(4] The court instructed the jury as follows: "A person suddenly confronted with danger through the negligence of another is not required to use that calm, dispassionate judgment and action that is required in calmer moments and when not under a stress of circumstances. Therefore, if you find in this case that the plaintiff Howard was suddenly confronted with danger, caused through the negligence of the defendant, which was either caused by the excessive speed, if any, of the defendant, or his being on the wrong side of the highway, if you find he was on the wrong side of the highway, or his failure, if any, to control the movement of his automobile, then the plaintiff Howard, in attempting to escape impending danger, was only required to use the care that an ordinarily prudent person would use under the same or similar circumstances, and not that degree of care that is required when not thus confronted with danger. If you find that he did use the care, under the circumstances proven, that an ordinarily prudent person would have used, then he was not guilty of contributory negligence. On the other hand, if the driver, Mr. Lucas, was confronted with danger, suddenly, of a collision between the automobile driven by him and the plaintiff's automobile, then he was required at that time to use only ordinary care to prevent such collision; that is, the care that an ordinarily prudent person would exercise under stress of circumstances, in danger of impending collision; and the care then required is not that degree of care that persons are expected to exercise in calmer moments and where they have time for deliberation; and if you find that the said Lucas was then confronted unexpectedly with danger of a collision with the plaintiff's automobile, and if you find that under those circumstances he used the care that an ordinarily prudent person would have used to avoid the collision, then he was not guilty of negligence, and your verdict should be for the defendant." It will be observed that in stating this rule with reference to the plaintiff Howard the court, very correctly, gave him the benefit thereof only in the event that he was confronted with danger caused through the negligence of the defendant. But in specifying the duty of the defendant's driver, the court gives defendant the benefit of this rule, if confronted with sudden danger, without the limitation that it must have been caused through the negligence of the plaintiff. It is not questioned that the rule should have been applied alike in both instances. The only defense offered by respondent for this discrimination is that the instruction as a whole could not have misled the jury. The instruction as given was erroneous.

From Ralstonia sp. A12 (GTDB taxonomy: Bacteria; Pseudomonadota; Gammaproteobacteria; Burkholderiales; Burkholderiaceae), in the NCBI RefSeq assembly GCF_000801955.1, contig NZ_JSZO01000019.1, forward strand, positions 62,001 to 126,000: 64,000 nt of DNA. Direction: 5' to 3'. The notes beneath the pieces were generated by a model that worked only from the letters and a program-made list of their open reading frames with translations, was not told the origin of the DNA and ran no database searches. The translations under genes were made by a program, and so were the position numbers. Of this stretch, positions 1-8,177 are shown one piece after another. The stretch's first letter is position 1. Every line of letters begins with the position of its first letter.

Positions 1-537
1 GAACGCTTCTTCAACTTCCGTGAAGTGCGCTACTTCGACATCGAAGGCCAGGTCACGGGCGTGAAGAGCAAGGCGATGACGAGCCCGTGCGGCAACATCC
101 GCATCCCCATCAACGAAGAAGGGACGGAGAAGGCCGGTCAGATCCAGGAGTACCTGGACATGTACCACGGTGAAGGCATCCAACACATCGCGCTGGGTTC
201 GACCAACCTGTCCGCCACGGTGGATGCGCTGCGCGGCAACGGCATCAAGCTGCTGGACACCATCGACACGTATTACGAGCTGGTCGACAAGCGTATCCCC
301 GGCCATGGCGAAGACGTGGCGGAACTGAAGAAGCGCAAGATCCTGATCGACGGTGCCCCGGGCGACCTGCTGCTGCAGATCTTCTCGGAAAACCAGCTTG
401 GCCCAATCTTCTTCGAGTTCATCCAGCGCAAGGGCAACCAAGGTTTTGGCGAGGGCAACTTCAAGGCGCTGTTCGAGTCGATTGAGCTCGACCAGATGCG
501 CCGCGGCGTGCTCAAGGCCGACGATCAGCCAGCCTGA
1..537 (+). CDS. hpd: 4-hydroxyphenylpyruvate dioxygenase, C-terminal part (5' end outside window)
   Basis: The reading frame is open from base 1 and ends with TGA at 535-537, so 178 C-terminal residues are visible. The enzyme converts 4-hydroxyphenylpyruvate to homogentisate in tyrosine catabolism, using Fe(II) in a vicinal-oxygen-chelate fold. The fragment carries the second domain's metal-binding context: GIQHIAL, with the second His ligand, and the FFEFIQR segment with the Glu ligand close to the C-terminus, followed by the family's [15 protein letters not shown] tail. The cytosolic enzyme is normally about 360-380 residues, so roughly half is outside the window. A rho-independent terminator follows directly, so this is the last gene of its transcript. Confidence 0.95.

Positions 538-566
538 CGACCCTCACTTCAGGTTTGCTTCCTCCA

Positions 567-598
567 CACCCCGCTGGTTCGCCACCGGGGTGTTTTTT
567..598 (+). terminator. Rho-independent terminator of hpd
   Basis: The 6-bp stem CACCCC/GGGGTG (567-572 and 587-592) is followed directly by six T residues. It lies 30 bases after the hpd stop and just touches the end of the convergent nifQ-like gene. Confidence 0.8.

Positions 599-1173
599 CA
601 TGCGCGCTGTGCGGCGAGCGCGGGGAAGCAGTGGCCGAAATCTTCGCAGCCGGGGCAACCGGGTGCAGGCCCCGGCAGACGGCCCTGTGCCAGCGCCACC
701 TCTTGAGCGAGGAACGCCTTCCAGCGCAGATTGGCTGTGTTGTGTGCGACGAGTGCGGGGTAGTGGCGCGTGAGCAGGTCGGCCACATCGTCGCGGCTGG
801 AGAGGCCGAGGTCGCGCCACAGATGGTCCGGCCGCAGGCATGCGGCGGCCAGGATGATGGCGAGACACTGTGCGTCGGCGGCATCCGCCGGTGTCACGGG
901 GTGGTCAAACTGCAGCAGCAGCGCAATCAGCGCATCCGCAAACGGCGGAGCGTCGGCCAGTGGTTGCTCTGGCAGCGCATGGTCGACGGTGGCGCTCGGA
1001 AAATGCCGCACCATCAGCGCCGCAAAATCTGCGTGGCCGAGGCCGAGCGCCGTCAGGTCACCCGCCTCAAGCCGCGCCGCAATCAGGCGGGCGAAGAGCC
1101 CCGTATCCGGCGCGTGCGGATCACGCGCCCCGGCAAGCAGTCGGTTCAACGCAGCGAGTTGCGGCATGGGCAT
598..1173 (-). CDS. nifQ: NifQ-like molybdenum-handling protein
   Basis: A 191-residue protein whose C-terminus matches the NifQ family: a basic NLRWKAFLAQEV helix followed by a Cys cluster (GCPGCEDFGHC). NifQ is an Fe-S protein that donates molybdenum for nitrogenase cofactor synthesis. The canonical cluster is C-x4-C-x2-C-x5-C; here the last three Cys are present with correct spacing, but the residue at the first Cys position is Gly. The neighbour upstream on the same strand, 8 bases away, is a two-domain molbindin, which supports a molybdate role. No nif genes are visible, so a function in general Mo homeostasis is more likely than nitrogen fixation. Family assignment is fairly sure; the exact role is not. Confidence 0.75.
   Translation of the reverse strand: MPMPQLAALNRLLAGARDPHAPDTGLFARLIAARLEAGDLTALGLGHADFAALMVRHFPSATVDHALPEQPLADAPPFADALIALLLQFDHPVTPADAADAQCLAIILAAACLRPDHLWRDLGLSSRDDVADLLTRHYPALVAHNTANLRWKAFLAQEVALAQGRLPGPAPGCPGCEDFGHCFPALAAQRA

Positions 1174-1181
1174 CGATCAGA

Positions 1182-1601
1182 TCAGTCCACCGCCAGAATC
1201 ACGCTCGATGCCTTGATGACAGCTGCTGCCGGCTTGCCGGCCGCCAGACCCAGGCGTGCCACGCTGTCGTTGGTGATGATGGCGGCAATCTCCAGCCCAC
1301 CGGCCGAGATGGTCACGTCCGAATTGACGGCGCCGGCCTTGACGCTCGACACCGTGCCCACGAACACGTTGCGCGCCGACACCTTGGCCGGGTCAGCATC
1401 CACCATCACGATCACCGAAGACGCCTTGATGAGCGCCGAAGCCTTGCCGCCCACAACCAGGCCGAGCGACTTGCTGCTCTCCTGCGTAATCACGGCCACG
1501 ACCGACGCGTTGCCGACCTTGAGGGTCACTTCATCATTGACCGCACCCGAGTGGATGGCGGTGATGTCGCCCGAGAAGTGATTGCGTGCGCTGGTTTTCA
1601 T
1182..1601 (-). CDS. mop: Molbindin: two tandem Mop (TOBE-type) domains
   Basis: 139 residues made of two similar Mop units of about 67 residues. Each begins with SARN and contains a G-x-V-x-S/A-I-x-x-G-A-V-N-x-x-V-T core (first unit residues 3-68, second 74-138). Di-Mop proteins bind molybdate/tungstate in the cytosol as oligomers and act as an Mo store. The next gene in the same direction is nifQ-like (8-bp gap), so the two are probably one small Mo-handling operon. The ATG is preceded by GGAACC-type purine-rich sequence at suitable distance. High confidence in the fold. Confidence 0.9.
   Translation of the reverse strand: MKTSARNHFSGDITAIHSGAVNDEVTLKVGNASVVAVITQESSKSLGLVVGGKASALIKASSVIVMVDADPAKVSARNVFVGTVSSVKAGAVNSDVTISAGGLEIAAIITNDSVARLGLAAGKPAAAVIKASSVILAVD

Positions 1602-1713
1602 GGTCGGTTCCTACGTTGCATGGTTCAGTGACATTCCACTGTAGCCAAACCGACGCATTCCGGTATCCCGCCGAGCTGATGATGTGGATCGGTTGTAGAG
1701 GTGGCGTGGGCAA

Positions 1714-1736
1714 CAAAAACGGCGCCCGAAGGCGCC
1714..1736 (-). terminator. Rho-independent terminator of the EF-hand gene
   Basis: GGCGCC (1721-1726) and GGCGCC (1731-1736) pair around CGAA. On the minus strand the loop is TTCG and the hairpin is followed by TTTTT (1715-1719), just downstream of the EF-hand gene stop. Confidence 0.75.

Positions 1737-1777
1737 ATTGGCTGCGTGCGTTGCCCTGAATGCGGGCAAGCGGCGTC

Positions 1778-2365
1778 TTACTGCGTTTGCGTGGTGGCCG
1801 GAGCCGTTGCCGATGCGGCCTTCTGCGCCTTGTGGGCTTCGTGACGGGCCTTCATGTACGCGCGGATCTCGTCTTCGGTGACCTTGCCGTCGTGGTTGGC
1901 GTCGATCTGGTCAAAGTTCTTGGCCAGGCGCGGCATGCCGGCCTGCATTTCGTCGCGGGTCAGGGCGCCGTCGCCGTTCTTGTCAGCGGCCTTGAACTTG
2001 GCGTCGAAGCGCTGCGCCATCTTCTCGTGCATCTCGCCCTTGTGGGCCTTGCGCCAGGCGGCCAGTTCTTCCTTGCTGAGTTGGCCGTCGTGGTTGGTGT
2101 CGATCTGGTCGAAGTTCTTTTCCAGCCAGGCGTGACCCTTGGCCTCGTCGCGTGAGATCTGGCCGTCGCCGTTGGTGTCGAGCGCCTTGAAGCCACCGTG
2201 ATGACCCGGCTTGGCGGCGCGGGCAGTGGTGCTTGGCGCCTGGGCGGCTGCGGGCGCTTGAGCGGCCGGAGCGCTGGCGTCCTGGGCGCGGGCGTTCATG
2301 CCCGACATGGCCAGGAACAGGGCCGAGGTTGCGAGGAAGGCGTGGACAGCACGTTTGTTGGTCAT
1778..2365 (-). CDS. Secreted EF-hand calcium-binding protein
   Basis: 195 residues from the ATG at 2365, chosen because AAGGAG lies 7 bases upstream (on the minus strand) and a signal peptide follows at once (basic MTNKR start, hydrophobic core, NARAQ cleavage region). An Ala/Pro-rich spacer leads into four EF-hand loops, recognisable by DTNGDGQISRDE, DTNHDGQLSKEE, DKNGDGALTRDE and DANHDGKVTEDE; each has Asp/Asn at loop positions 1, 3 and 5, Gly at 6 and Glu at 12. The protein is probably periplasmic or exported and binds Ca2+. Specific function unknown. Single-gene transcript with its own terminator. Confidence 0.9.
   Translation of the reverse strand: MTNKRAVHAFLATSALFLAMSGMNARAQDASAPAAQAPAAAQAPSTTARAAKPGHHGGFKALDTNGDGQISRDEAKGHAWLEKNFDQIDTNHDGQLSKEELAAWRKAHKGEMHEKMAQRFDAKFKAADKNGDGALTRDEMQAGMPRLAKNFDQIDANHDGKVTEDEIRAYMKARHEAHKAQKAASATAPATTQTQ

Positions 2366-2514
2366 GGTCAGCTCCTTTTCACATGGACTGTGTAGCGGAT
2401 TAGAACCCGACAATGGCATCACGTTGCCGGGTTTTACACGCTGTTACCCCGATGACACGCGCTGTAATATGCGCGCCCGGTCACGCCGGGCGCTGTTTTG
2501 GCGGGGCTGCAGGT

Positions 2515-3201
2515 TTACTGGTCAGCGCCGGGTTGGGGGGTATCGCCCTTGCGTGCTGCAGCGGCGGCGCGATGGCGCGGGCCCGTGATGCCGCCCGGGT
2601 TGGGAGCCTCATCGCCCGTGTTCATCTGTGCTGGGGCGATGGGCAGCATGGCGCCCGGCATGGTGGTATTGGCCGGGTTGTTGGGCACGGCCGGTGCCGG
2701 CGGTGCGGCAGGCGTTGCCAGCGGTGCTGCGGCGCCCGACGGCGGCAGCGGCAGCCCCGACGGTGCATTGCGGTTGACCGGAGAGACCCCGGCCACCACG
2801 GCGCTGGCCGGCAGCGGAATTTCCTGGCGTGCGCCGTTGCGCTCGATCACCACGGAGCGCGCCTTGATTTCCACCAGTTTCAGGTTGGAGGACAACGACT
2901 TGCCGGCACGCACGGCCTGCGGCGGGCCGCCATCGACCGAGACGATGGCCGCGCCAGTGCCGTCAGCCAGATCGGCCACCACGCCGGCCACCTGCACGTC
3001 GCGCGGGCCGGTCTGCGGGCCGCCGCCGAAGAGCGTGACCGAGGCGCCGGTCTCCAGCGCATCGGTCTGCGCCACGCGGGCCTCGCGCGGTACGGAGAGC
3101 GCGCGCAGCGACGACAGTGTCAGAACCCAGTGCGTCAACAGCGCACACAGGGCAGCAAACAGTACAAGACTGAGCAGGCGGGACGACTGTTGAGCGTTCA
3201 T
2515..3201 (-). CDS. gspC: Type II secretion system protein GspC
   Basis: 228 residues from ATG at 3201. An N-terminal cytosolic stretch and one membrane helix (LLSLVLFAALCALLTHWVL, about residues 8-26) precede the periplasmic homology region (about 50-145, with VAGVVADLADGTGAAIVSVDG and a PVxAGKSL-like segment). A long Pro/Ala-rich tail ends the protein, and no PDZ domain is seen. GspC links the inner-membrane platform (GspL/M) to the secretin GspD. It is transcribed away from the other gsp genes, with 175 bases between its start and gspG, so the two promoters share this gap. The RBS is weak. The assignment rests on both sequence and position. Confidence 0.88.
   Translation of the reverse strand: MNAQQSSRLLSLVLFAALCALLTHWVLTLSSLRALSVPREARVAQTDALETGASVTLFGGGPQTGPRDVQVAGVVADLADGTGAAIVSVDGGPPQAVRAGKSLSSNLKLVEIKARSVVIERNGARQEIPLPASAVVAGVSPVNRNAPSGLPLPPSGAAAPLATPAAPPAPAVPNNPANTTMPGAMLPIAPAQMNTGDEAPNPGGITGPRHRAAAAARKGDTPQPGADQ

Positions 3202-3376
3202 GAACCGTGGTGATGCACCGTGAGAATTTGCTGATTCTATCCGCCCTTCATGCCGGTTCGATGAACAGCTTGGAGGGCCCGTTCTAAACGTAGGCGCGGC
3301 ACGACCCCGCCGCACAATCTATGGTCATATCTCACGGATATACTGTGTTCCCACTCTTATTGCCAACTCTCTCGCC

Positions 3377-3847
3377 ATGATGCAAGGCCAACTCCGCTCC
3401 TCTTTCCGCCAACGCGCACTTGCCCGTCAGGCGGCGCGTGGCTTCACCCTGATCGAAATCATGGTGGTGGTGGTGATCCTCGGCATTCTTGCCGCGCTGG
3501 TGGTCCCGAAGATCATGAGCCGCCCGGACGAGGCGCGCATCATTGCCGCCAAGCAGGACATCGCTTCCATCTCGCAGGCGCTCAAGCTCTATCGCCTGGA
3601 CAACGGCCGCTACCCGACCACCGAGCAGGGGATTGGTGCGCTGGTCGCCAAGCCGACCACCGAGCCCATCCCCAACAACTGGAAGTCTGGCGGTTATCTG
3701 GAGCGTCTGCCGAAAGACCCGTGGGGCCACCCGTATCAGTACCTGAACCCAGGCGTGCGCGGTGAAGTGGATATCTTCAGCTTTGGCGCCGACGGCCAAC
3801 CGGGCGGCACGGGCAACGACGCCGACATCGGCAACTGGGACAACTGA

Referring to the Motor Vehicle Act of 1917 (Stats. 1917, p. 382) and the provision therein to the effect that the operator of an automobile approaching the intersection of a public highway shall yield the right of way to a vehicle approaching said intersection from the right of such first-named vehicle, the court said: "That means what it says, and it means that, other things being equal, the driver approaching the intersection shall yield the right of way to a vehicle approaching such intersection from the right of such first-named vehicle; but the one reaching the intersection first has the right of way, and if the one approaching from the left reaches the intersection, gets into the intersection, first, other things being equal, he has the right of way, and others will approach with sufficient care to permit the exercise of such right, without danger of collision, and a failure of such person so to do will constitute negligence. Of course, they do not have to stop their machines, unless that would be necessary; but, even though the law says that the one approaching from the right has the right of way, that means if they get there first; if the other gets on to the street first, he has the right of way; . . ." The criticism presented by appellants upon this instruction refers to the last-quoted clause, and it is insisted that it wrongfully excludes and contradicts the proposition that the driver approaching from the right has the superior right if he gets there even simultaneously with the driver from the left.  Other things being equal, it is undoubtedly true that, under the provisions of the statute, the driver approaching from the right has the superior right if both parties reach the intersection simultaneously.
We are satisfied that these several errors in the instructions may not be disregarded. In their probable effect upon the minds of the jurors, they are of serious import, and may have had controlling influence upon the decision.
The judgment is reversed.
Shaw, J., and James, J., concurred.